Analysis of the Structural Core of the Human Estrogen Receptor Ligand Binding Domain by Selective Proteolysis/Mass Spectrometric Analysis

Donald A. Seielstad, Kathryn E. Carlson, Peter J. Kushner, Geoffrey L. Greene, John A. Katzenellenbogen

Research output: Contribution to journalArticlepeer-review

Abstract

The structure of the ca. 250 amino acid hormone binding domain of the human estrogen receptor (hER-LBD), expressed in E. coli and purified as a complex with estradiol, has been probed by selective proteolysis, with analysis of the protein fragments both by classical methods (SDS-PAGE and Edman N-terminal sequencing) and by mass spectrometry (HPLC-coupled electrospray ionization mass spectrometry (LC/ESI-MS)). Rapid cleavage by several proteases (trypsin, chymotrypsin, thermolysin, and Asp-N endoproteinase) is observed within a localized region (residues 297-303) at the N-terminus. In contrast, proteolytic scission at the C-terminus is less localized and more progressive; initial cuts by trypsin, chymotrypsin, thermolysin, V8, and Asp-N proteinases are observed to occur in the region 553-571, followed by further cleavage with thermolysin (548) and trypsin (548, 531, and 529). Thus, N304 and K529 define the protease-resistant N- and C-termini of a core structure for this domain that appears to contain the elements sufficient for ligand binding. The remaining segment of this domain (530-553), which is known to embody elements essential for ligand-modulated transcription activation (AF-2), is likely a surface-exposed region that, through these studies, is shown to be accessible to proteases. Only a single region within the 26 kDa ligand-binding core (N304-K529) has been identified as being readily accessible to proteases; rapid proteolysis using the proteases trypsin, chymotrypsin, and thermolysin, is localized to residues 465-468, with cleavage occurring at residues K467, L466, and both T465 and S468, respectively. The flexibility implied by the cuts in this internal 465-468 region suggest that the hERLBD may actually consist of two subdomains. These proteolysis studies provide a substantially refined view of the conformational nature of the human estrogen receptor ligand binding domain.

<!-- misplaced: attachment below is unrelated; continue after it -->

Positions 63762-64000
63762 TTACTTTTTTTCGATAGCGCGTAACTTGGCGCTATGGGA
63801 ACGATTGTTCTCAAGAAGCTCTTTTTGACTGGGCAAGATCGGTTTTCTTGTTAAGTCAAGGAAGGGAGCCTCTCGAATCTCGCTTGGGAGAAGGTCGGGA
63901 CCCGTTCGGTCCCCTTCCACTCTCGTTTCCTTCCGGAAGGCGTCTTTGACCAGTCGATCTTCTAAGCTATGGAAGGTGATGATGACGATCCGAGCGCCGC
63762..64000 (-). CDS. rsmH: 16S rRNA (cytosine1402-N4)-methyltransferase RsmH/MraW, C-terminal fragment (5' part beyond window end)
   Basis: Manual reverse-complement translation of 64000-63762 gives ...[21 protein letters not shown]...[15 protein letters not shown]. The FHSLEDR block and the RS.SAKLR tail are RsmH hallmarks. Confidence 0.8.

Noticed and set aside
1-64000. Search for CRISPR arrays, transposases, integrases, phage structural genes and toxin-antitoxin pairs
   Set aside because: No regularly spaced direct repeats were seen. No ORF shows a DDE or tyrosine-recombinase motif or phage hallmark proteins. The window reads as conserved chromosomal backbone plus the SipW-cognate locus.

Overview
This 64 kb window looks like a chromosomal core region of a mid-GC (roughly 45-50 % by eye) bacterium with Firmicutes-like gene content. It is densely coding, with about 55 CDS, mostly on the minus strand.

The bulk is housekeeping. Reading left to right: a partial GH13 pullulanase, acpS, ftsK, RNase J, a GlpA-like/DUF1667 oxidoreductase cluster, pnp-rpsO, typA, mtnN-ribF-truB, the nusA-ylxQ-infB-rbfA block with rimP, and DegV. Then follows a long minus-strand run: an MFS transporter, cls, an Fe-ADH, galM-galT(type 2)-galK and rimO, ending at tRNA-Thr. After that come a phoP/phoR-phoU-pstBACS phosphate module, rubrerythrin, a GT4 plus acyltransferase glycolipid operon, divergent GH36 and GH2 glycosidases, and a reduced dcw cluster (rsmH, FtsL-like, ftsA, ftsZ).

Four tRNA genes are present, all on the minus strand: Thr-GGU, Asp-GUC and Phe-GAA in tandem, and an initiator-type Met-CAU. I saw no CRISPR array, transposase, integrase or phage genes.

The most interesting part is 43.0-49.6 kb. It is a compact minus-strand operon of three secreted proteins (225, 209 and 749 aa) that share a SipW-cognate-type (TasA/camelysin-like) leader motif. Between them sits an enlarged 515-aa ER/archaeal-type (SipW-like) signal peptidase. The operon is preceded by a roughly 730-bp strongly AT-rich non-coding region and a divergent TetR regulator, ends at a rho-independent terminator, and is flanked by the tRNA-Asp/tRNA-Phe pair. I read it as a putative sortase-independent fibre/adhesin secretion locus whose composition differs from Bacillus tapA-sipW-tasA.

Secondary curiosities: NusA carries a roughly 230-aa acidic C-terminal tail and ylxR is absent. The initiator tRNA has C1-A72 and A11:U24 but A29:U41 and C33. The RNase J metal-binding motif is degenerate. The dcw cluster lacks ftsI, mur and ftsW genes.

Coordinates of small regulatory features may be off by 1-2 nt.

Original languageEnglish (US)
Pages (from-to)12605-12615
Number of pages11
JournalBiochemistry
Volume34
Issue number39
DOIs
StatePublished - Oct 1995

ASJC Scopus subject areas

  • Biochemistry

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